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COVID 19 - 'We Are Pained, Orders Passed By Court Are Being Completely Ignored': Gujarat High Court Bats For Realtime Updates On Availability Of Hospital Beds

Akshita Saxena
4 May 2021 9:52 AM GMT
COVID-19- Steps Taken By State Govt. To Break The Chain Not Enough: Gujarat High Court Calls For Further Restrictions
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The Gujarat High Court today asked the Ahmedabad Municipal Corporation (AMC) to come up with an online dashboard for providing real-time updates on the availability of different category of beds in different Covid-19 hospitals.

"We are very pained at the State's approach and Corporation's approach. Orders passed by this Court are being completely ignored. For last three orders, we have been mentioning this issue of real-time updates. But till today, nothing has been done by the State or the Corporation," a Division Bench led by Chief Justice Vikram Nath observed.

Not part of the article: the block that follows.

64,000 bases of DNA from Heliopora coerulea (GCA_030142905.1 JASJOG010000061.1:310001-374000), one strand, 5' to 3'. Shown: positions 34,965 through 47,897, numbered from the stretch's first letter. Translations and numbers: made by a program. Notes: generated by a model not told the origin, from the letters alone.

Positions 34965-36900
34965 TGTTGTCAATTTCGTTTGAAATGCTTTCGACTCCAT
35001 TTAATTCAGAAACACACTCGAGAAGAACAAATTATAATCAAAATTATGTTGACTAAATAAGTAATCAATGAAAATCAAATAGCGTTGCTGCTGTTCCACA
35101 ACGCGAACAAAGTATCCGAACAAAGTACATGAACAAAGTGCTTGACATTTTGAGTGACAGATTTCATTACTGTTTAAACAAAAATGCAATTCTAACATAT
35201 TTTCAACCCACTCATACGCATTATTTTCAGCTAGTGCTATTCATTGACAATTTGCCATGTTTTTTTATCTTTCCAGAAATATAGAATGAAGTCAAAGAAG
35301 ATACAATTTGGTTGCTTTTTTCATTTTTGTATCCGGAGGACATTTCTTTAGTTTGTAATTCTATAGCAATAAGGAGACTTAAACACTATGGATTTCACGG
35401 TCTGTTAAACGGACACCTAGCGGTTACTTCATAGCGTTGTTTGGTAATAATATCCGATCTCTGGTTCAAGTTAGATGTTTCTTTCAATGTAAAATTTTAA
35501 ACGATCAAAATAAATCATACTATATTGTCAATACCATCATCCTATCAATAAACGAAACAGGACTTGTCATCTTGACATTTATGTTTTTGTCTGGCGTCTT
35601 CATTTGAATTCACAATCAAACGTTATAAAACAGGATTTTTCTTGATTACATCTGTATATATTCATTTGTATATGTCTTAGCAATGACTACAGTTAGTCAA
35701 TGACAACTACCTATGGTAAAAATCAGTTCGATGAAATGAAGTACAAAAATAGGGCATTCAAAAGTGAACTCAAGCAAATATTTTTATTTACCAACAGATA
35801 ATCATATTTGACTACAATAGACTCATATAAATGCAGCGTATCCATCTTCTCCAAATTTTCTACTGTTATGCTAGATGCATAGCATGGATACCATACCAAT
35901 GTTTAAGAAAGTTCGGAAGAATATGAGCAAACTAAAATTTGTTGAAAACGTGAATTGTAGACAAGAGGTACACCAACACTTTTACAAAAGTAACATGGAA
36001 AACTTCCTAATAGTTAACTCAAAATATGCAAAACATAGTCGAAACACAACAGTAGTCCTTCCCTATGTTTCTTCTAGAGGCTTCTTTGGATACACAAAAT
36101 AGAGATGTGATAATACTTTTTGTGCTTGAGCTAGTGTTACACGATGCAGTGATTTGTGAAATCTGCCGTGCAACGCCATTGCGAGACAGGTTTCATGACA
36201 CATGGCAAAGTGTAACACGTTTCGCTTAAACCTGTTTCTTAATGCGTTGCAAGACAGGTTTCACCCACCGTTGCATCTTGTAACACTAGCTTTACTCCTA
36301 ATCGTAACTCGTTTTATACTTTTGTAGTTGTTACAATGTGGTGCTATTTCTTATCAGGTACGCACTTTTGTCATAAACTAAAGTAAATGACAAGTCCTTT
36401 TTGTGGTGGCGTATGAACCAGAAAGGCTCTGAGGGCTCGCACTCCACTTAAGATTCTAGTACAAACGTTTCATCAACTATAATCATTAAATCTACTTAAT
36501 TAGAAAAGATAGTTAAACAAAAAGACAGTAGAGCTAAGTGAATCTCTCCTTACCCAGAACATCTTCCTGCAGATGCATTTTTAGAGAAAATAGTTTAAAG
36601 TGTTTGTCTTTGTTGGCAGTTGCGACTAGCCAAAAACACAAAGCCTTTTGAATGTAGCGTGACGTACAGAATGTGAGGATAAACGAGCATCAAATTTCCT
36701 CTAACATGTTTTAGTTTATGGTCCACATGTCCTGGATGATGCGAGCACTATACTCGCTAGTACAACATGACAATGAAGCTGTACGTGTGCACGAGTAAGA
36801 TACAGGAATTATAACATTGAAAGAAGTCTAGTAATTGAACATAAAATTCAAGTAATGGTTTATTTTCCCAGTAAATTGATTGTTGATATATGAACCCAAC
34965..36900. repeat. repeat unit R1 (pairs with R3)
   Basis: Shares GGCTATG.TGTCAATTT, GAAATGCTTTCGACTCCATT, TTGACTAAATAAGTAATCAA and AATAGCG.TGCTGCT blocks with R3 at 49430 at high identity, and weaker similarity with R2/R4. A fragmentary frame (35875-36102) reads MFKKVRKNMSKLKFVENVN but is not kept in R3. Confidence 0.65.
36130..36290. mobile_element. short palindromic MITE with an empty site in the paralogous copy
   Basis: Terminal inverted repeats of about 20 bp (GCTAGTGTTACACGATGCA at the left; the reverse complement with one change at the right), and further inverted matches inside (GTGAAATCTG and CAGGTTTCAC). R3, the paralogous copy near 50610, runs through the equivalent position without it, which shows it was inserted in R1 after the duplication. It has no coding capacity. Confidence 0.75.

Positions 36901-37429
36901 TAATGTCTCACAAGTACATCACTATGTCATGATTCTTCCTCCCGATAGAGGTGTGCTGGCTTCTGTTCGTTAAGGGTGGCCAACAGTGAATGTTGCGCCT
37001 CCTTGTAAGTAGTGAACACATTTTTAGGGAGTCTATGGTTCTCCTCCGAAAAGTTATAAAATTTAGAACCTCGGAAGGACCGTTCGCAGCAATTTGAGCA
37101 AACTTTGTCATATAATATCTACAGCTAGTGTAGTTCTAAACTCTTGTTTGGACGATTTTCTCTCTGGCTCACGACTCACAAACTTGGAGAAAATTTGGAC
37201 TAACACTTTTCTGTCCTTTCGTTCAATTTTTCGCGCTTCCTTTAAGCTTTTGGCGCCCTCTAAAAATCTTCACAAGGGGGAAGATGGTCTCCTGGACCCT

The Bench also comprising of Justice Bhargav D Karia was informed by Advocate Mihir Joshi, appearing for AMC that the AHNA (Ahmedabad Hospitals & Nursing Homes Association) website, that updates data on availability twice a day, has been linked with the AMC's official website.

Dissatisfied with the submission, the Chief Justice observed,

"This is only twice a day, not on real time basis. Whereas other corporations that are much smaller than AMC have real-time data available on their websites. Why is Ahmedabad Municipal Corporation lacking behind?
We have been wanting a dashboard with complete information of all the hospitals on a real time basis. As and when a patient is admitted, that vacancy will go as occupied. As soon as a patient is discharged, a vacancy will be added."

The Chief Justice insisted that patients should not be made to run from one hospital to another and that updated information should be available at one place.

108 Ambulance Policy

During the hearing, the issue of hospitals admitting only those patients who arrive in a Government-run 108 Ambulance was also raised.